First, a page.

Every football fan has dreamt of playing or, failing that, managing on the international stage. For the vast majority of us, it is an impossible pipedream, being played out only on FIFA or Football Manager. In a way, this should have been the case for Paul Watson too, but he wasn’t prepared to let that stop him.
Pohnpei is one of the four states of the Federated States of Micronesia, a group of volcanic islands in the Pacific Ocean. Situated over 1000 miles from the nearest major landmass, Papua New Guinea, it is so cut off from the outside world that calling home requires paying $20 for a short time using an unreliable internet collection.
Watson’s bizarre journey to becoming the manager of Pohnpei’s football team began with a discussion on whether he and flatmate Matt Conrad would be good enough to play for any international side. Upon discovering that Monserrat, the lowest ranked side in FIFA’s rankings, had a Stevenage Borough player turning out for them, they started looking at countries and territories that were not FIFA members. Pohnpei, it seemed, were the worst side in the world, and when Watson and Conrad realised they wouldn’t be able to get citizenship to play for them they decided to go for the vacant managerial role instead. There wasn’t much competition – the island didn’t have any funding for football, an incumbent coach, or even a league of its own domestic clubs.
The madness of the story develops further when Conrad is offered a place at his dream university in the US. The pair decide he can’t turn it down, and so Watson would initially have to venture out to the middle of nowhere to manage Pohnpei on his own. Naturally, he decides to do it anyway.
It’s the sheer craziness of Watson’s decision that makes the book so special. I promise you you’ll never read anything quite like it. Watson’s time as a football manager is presented brilliantly by the author, keeping you hooked throughout. Having to start with literally nothing – Watson even had to source some kit from the UK from the likes of Yeovil Town’s community programme – he manages to unite an unlikely set of teammates and prepare them for a potential journey of their lives, if they can just find some funding for a tour of Guam. I won’t spoil the conclusion for you!
Watson’s decision to leave his family and girlfriend behind was justified by the desire to make a difference somewhere, and escape from a sense of disillusionment over the modern game. It reminds me of a somewhat more niche version of Simon McMenemy’s story, which is featured in Match Fit. McMenemy left Worthing behind whilst in his early 30s to take charge of the Philippines’ national team. He had unprecedented success and kick-started a love of football in the country, which persists to this day. When discussing his story with me, McMenemy was visibly emotional at the positive impact he was able to have on an entire nation.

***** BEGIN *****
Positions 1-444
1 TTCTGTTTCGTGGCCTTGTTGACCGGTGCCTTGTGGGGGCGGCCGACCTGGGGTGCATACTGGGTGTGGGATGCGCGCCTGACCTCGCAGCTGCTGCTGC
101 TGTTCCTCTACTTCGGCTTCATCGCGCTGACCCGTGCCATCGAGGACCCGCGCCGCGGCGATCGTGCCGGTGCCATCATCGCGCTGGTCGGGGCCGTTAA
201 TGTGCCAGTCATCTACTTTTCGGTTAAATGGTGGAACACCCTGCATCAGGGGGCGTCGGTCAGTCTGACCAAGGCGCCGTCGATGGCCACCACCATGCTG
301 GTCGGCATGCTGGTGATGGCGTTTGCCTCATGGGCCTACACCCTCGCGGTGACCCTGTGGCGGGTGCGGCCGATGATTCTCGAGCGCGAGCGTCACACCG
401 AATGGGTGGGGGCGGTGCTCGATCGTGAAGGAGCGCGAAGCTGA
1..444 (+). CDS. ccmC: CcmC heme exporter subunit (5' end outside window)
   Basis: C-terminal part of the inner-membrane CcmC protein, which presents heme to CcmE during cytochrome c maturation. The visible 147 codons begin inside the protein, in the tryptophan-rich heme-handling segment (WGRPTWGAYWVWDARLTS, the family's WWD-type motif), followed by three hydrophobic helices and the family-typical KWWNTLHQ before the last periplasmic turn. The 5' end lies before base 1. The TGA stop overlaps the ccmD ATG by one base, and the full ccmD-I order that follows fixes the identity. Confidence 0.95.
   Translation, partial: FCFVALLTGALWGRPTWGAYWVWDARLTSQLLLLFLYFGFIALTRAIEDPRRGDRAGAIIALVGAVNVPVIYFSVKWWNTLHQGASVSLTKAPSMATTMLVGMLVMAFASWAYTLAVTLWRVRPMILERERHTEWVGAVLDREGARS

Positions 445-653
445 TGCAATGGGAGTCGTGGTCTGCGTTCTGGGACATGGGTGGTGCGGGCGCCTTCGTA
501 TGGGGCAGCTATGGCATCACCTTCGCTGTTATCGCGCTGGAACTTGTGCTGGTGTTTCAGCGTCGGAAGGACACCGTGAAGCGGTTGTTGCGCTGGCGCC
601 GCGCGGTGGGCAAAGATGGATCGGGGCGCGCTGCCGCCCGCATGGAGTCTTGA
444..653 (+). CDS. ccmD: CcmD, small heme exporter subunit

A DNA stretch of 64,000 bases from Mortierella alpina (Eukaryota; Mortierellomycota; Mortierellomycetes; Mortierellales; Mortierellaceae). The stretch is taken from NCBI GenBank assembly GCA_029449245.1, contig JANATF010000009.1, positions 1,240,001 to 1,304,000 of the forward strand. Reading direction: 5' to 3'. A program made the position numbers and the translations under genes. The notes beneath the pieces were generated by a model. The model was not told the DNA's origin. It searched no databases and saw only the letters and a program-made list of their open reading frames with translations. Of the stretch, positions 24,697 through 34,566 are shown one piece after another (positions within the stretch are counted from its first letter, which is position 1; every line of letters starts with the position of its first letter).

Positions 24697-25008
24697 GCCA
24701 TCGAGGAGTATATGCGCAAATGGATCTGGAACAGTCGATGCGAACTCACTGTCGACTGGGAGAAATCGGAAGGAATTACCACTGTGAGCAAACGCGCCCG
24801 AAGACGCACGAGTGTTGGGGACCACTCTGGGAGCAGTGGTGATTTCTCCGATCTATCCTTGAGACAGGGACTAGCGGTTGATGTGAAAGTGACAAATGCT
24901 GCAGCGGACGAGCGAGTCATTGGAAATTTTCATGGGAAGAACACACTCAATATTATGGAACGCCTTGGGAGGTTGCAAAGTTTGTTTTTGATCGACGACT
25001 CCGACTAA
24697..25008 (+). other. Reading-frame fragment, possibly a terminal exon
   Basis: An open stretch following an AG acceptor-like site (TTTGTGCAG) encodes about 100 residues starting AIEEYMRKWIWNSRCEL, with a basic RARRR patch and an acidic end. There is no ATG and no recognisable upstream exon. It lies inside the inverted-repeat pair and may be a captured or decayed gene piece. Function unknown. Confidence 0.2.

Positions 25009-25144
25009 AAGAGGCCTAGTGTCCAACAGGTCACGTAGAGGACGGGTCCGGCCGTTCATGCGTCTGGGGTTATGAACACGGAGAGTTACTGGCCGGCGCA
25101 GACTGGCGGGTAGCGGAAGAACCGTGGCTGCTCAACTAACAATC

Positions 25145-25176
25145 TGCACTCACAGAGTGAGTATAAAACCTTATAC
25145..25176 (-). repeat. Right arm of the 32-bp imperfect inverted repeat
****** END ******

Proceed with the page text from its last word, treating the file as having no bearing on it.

In Up Pohnpei, Watson is humble about what he does, but clearly he deserves similar credit. Football can be a form of social glue, bringing people together like nothing else can, and Up Pohnpei is proof of that. The influence of Watson and Conrad even allowed one of their players to receive proper medical treatment in Manila after a car accident, likely saving him from being paralysed. Due in large part to cultural differences, Watson’s task wasn’t always easy and he made huge sacrifices to achieve what he did. All this means the book is as heartwarming as it is eye-opening. The unique nature of it means it is a must-read for any football fan, particularly those interested in life outside of the Premier League’s ‘Big Six’.
Watson is on Twitter, and though he is now back on familiar territory in the UK, his feed is a wonderful collection of football’s underdog stories. You can follow him here
About Johnnie Lowery
Johnnie is a football writer. His first football book, Six Added Minutes, was written while he was at university and published in November 2019. With strong reviews from the likes of Jeremy Vine and Jacqui Oatley, it is selling well online. His second book, Match Fit, explores mental health in football. It looks to raise mental health awareness and is inspired by Lowery’s own struggles as a teenager, when he did not understand why he was feeling down.